Being kept in the dark can be illuminating

I am an amateur astronomer – emphasis on amateur. I do own a telescope and make use of it on clear nights. We have spectacular views of the celestial treasures in fact they are ranked as some of the best in the world.

Many people assume that viewing a full moon through a telescope would be the ultimate. However with so much light being cast over it’s surface, the effect is to lose some of the more interesting effects of shadow which often allow other features to stand out. When searching for positive metaphors in life we often find them associated with light, illumination, shining, radiance…you get the idea. Darkness doesn’t get such a spin, and yet could be one of the most underappreciated and misunderstood concepts because of its relationship with light in polarity.

We don’t like talking about darkness or are at best limited in the ways we value what the absence of light can bring forward. In fact we over do light with most things, trying to shed more light, find the light at the end of the tunnel…etc. What if we were just to be in the blackness a moment? Our eyes are remarkable, and adjust to varying degrees of light unconsciously. At very low levels of light the eye manufactures a pigment called rhodopsin that heightens the sensitivity of the retina. It takes 20-25 minutes but the effect is to allow your eye to pick up faint light. Another peculiarity with the eye is the distribution of photosensitive nerves. The majority of colour sensitive cells – cones are in the centre of the retina. Rods are distributed away from the centre of the retina and are sensitive to all visible light – and as such lower levels of light. What this means is if trying to distinguish a faint object, not looking directly at it improves your ability to ‘see it’ as the eye activates more rods. When you get good at this technique it is amazing what you can see.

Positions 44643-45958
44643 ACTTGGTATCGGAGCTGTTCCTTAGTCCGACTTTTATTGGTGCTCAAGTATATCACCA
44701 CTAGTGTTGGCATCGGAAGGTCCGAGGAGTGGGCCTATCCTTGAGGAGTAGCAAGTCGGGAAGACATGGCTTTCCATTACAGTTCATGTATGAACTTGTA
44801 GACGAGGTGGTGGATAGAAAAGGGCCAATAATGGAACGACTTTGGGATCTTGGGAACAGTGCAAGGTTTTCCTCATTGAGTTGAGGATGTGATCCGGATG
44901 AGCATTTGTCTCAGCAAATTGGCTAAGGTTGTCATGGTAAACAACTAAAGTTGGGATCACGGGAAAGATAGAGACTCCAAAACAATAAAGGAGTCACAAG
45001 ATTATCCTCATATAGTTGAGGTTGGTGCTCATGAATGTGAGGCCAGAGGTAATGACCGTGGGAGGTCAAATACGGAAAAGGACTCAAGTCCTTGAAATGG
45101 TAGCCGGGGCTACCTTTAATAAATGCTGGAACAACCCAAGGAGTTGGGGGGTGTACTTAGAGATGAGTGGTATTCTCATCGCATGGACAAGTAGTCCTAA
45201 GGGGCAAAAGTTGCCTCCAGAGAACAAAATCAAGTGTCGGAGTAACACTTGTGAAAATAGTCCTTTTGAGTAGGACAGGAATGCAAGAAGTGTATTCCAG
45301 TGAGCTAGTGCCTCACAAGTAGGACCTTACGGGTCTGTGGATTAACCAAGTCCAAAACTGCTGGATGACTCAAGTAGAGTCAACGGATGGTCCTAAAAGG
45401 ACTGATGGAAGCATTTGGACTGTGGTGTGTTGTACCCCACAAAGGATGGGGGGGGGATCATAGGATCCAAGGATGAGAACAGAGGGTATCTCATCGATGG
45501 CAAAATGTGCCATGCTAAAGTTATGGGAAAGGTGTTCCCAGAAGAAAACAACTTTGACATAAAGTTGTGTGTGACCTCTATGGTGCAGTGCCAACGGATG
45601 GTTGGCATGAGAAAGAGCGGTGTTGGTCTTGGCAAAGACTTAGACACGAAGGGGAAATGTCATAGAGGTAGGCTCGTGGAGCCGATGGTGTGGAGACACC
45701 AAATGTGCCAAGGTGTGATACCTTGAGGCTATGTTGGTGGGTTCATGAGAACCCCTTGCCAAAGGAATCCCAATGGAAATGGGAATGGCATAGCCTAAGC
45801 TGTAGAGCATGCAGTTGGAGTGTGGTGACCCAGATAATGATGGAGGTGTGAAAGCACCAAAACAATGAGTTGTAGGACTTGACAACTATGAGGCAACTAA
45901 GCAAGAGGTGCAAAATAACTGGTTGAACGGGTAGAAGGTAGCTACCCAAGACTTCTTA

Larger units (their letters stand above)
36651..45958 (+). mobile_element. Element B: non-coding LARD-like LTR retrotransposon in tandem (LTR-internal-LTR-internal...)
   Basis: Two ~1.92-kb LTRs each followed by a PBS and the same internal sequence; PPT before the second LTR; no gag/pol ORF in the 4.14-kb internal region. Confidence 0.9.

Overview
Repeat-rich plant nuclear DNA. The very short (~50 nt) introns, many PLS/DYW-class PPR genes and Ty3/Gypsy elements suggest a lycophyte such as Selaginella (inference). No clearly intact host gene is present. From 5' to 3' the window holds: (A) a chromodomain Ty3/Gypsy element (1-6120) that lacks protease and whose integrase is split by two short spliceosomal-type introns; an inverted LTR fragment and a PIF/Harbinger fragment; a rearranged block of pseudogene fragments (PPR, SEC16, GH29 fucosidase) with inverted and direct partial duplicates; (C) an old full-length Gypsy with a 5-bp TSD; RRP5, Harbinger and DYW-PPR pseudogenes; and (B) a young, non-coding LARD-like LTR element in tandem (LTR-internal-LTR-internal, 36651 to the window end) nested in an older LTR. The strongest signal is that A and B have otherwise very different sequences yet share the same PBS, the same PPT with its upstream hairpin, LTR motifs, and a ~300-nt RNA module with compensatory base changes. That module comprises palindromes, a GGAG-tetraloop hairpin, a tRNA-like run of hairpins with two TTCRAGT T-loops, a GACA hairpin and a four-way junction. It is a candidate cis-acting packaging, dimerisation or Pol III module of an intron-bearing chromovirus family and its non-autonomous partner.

I’d like to see the absence of light explored more. We could ask questions and be more curious about what we might be missing when we stay with what is most visible, bright, that draws our attention immediately. My sense is we are flooding our experience of life with ‘lightness’ without questioning what this could be obscuring or devaluing. One outcome of this I think is our current obsession with happiness, positive thinking, and general discomfort of expressions of sadness, frustration, anger and resentment. When I think about the most significant learning or turning points in my life they have almost always come from being immersed in darkness. It wasn’t necessarily pleasant or enjoyable at the time but the time mattered. Like the iris opening – parts of our awareness, consciousness and spirituality emerge and develop strength through exposure to ‘darkness.’ I’m not a big fan of ‘what doesn’t kill you makes you stronger’ but perhaps we have become too protective around life experiences where the outcomes might be less than pleasant but not necessarily life threatening.

Not all darkness means the presence of a black hole – with all the emotional gravity this implies. Perhaps we have an opportunity to rework another cosmic phenomenon. Lets go with astronomy again! Black holes invoke a sense of annihilation, being so powerful that light cannot escape. But at the event horizon remarkable, strange and incredible things happen to light – blasts of X-rays, gravitational lensing, it’s awesome!

You don’t need to know anything about the night sky to enjoy gazing up and wondering. If you need inspiration – check out this:

Sometimes I’d rather be kept in the dark. I’m all-light with that.



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